Images of plants and architecture from botanical gardens investigate sites and histories, highlighting the complicated cultural construction of an idea of “nature”. The digital and hand drawn print processes explore how our interactions with the natural world are mediated through technology, and are thus fragmented and selective. Through her work, the forms are remixed through the filters of printmaking, drawing, digital photography, and collage. This installation includes prints and Hanging Gardens, a large-scale banner with pigment printing on thin Awagami Inbe paper that has been intricately cut, creating interplay between light and shadows within the environment of the gallery.
Taryn McMahon received her BFA from The Pennsylvania State University, University Park, PA, and an MA and MFA from the University of Iowa, Iowa City, IA. She has received numerous awards for her work including the Southern Graphics Council International Graduate Fellowship and residencies at Anderson Ranch Art Center, Anchor Graphics, Women’s Studio Workshop, and the Lawrence Arts Center. Her work has been featured in recent exhibitions at The Print Center, Philadelphia, PA and Carroll Gallery, Tulane University, New Orleans, LA, among others. She is an Assistant Professor of Studio Art at Kent State University.
This exhibition presents the work of outstanding printmakers that use small printed forms for intimate visual engagement and graphic invention. The quality of their vision is expressed through an attentive nature and handwork. Additional small prints from the Constellation Studios collection will be on view.
Seven contemporary artists present works in print media and new technological approaches that examine the continuing necessity for the print in contemporary culture, with an aesthetic need for the printed mark with intent, and how impact is made. Printmakers have continuously been the adapters of new technologies since the 15th Century, and are at the forefront of “inter-print” adaptations today, with the use of digital technologies for printing, for carving and platemaking, for photo-mechanical integrations, as well as photo imagery inclusions. Significantly, prints today respond to the look of our technological age, that grants aesthetic weight to data gathering, chart and graph lines, the visual overload and dynamism of designed ad/image production, glowing screen colors and light as the impression. These artists question how to see and examine the world around us, through visual cues and memory.
Asher places graphic charged words to provoke our reading eye and mindfulness as a means to shape culture. Garber seeks to express the confusion and clarity of information, with structures that suggest the cochlea, the eardrum, and instruments of sound. Pietrantoni combines laser burning and corrosion onto paper to speak of nature’s cycles of decay, destruction and loss. Gipson creates sensual surfaces across digital prints as bodies fall or leap, with despair and hope giving us anxious encounters with human nature. Riviera references the sense of truth and respect in map imagery, as digital deletion with laser engraving enacts the exchange of viruses and natural resources that are relevant to the history of colonization. Robertson questions how imagination, geometry and structure relate to our physical and cultural environment, as rapid changes create loss of landmarks as touchstones for our history and continuity, while technology is a promise for a better world. Waterkotte uses print and graphic production to intersect the archetypal using backlighting to double the layering, seeking to detect messages or visions that come from mysticism, beliefs and familiar but individual occult.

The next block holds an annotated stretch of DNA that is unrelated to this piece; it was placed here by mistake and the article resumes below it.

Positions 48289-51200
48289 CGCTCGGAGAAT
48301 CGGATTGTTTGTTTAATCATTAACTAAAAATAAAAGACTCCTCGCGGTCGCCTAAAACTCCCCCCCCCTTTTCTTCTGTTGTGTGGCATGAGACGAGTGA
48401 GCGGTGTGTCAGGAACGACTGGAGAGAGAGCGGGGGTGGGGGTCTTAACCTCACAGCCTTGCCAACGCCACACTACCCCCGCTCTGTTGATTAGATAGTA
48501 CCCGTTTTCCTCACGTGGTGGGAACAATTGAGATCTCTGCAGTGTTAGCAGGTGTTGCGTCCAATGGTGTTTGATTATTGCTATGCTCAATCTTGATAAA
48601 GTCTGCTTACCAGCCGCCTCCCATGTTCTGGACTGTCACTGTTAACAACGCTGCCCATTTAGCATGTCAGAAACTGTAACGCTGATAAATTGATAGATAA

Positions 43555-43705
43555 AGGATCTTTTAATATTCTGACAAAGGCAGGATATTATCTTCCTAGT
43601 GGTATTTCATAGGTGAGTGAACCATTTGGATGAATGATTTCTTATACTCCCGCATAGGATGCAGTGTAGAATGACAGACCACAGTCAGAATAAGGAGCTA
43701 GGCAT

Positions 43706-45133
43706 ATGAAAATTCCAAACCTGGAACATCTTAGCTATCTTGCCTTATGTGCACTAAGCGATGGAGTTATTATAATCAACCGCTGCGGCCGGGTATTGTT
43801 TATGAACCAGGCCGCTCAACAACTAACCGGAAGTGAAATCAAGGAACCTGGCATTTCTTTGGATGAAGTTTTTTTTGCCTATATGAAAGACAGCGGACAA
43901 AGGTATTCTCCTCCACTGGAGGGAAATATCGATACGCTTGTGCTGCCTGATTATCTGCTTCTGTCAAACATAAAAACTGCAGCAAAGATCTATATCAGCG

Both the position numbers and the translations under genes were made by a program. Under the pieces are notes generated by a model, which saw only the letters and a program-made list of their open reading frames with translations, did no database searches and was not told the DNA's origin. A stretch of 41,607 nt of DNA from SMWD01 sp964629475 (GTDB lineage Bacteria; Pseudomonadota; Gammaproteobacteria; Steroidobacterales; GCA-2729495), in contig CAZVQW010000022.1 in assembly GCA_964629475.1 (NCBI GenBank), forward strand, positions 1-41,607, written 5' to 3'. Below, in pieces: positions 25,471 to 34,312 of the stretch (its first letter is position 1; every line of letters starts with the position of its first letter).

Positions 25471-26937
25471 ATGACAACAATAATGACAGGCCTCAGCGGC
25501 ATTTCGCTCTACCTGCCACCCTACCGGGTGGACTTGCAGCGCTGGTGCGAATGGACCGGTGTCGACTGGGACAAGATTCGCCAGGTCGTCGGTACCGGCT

Curated by Karen Kunc, Cather Professor of Art, UNL.
This exhibition coincides with the Mid America College Art Association Conference hosted by the UNL School of Art, Art History & Design, October 4-6, 2018. The conference theme is “Techne Expanding: New Tensions, Tools, Terrain”.
Project Volumina presents a print installation of compelling new work by artist Karen Kunc, created while on Faculty Development Leave in spring 2018. She was inspired by viewing collections and treasures from museums and libraries to create a new “image bank” of resources. Specifically, she studied rare books, manuscripts and incunabula (early printed books before 1501 in Europe) from the Dibner Library of the Smithsonian Institution, and the Library of Congress while in Washington DC. References are drawn between historical processes and technologies, scientific illustration, printed conventions of spatial illusions, systems of charting, mapping, mathematics, alchemy and astronomy. She discovered these ideas from topic selection, chance encounters, page turning, following threads of connections and visual stimulus. Her new prints are created in a mixed media approach from woodblocks, etching plates, hand coloring, pochoir stencils, while trusting the unpredictable for experiential responses. Volumina revisits a theme Kunc has addressed in the past, and here again, her printed pages suggest quantities and quantities…..of printed knowledge or lore, history forgotten yet preserved, and inevitable change through time.
Artists play with printmaking solutions that feature graphic patterning, complex play of image making, effects of optical or layered color mixing, all created through carving and printing of woodblocks. There is raw yet elegant mastery in their works and references to nature, science and social commentary.
Inspiring are new prints from Anne Burton (Lincoln), Betsy Best (Seattle) and Jean Gumpper (Colorado Springs), and significant suites of prints from the past by Keiko Hara (Walla Walla) and Brian Curling (Radebeul, Germany), brought to view from the flat files in the Constellation Studios collection.